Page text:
After the recent death of Claes Oldenburg, Art in America is looking back on a May 2012 feature in which Martin Friedman, former director of the Walker Art Center in Minneapolis, attended to the major themes and motifs of the artist’s work.
CLAES OLDENBURG AND I were sitting outdoors at an Indian health food restaurant off Sunset Boulevard. It was a crisp sunny day in fall 1974. The restaurant had white-turbaned waiters, who smiled beatifically at the world. Whatever was being served on the premises was attracting swarms of bees to our table, so we were obliged to retreat to Chateau Marmont, the hotel where Claes was staying, a few blocks west on the Strip, as that section of the boulevard is known.
The palm-surrounded, faux-Norman Marmont retained a shabby grandeur from its early Hollywood days. Oldenburg’s minimal suite, with its battered furniture, became our office for a few days; there he was helping me prepare the exhibition “Oldenburg: Six Themes” (1975) for the Walker Art Center, where I was director. The exhibition was arranged according to elements in the artist’s iconography: Three-Way Plug, Fagend, Clothespin, Typewriter Eraser, Standing Mitt with Ball and Geometric Mouse. During our conversations, we talked about each of these themes and why he had chosen them.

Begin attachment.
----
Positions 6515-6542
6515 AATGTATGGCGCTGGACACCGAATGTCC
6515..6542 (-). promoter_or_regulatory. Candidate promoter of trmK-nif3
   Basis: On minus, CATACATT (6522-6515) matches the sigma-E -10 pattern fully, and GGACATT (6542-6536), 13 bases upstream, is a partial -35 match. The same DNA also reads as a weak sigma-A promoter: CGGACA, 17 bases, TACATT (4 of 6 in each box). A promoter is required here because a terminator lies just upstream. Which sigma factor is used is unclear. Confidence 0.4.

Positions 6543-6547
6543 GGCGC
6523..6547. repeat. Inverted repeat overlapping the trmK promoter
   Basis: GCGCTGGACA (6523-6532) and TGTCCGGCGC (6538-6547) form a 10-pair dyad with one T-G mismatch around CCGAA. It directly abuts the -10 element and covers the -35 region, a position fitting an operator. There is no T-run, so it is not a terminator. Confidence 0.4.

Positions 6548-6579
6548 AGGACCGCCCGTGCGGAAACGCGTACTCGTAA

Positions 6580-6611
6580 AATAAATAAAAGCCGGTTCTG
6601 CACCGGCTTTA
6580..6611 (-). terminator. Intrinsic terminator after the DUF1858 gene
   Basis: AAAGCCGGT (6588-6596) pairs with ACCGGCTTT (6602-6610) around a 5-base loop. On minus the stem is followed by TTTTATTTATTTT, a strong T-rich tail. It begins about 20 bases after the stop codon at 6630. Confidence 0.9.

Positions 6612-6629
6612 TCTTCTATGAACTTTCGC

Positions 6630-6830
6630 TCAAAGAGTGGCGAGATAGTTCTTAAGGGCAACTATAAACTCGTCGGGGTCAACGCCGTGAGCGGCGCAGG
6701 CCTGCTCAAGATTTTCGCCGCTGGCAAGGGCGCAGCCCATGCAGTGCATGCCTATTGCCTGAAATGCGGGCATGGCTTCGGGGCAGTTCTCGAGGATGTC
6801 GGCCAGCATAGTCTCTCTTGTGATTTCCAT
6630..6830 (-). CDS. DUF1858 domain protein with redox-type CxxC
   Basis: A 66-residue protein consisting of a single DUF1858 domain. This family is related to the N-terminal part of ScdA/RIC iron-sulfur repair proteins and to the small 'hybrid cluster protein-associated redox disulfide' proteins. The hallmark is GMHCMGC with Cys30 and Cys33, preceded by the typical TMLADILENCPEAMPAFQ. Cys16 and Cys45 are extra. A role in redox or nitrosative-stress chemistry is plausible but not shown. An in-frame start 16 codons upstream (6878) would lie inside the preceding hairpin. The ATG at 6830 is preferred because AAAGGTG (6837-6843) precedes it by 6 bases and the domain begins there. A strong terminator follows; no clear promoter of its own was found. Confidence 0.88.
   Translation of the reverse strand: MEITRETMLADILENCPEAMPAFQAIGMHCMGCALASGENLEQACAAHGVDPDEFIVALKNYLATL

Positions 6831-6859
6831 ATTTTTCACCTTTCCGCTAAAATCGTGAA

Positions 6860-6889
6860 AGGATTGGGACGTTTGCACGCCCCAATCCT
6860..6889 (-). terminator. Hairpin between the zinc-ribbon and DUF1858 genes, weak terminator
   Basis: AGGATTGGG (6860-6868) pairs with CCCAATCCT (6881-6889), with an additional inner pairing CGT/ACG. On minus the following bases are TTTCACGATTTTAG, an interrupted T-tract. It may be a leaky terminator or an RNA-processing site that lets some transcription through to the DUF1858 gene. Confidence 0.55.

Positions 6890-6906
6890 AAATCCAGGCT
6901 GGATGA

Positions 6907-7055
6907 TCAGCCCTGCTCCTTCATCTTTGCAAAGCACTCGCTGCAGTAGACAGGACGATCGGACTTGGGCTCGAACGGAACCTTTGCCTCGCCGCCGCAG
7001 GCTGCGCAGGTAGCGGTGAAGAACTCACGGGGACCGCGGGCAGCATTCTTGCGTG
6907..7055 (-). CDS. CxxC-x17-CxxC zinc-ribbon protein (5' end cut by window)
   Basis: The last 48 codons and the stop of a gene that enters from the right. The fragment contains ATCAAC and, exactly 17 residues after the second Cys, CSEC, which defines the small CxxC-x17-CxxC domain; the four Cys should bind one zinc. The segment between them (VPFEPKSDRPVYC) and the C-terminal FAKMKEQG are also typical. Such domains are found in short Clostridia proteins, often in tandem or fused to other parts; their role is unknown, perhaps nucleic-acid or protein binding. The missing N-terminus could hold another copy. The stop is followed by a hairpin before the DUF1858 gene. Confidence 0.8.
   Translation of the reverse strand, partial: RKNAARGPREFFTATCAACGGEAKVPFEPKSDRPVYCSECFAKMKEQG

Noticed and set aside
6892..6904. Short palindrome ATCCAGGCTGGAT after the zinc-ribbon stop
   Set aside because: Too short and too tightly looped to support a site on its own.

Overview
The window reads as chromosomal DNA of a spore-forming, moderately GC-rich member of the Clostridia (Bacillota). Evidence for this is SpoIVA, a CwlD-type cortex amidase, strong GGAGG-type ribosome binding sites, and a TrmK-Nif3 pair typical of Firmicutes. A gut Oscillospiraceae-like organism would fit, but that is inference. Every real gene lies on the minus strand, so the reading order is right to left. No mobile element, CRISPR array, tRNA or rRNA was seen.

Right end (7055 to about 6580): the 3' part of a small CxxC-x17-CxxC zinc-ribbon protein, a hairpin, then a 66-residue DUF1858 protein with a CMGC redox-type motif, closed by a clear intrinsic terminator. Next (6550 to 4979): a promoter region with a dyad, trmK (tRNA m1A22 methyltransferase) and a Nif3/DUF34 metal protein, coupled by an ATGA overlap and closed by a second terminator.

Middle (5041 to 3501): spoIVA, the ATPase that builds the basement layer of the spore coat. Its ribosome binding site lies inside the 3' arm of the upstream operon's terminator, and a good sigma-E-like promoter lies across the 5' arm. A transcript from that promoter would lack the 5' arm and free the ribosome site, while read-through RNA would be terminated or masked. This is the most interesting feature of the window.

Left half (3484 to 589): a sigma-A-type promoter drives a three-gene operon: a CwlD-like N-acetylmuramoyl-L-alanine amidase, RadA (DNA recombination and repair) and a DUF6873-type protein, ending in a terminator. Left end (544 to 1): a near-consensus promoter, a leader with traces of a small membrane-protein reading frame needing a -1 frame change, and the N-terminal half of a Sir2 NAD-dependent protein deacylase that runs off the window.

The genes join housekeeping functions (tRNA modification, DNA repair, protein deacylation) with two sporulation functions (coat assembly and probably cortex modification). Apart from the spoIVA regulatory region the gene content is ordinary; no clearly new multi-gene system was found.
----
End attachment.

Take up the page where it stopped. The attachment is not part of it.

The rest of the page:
Included in the show were drawings, models and large-scale sculptures. The artist used kapok-stuffed muslin, vinyl and canvas for his soft sculptures; wood, aluminum, lead and plastic for the hard. Oldenburg’s genius has always been to generalize form, allowing the specific identities of his objects—even the most familiar of them—to admit a multitude of interpretations. The Fagends, a term describing crushed cigarette butts, can have a priapic character. In its hard version, the Light Switch resembles a face; in its soft version, made of shiny vinyl, it may look like a female torso. Over the years, Oldenburg’s objects have mutated and combined with one another, altogether constituting a family of images.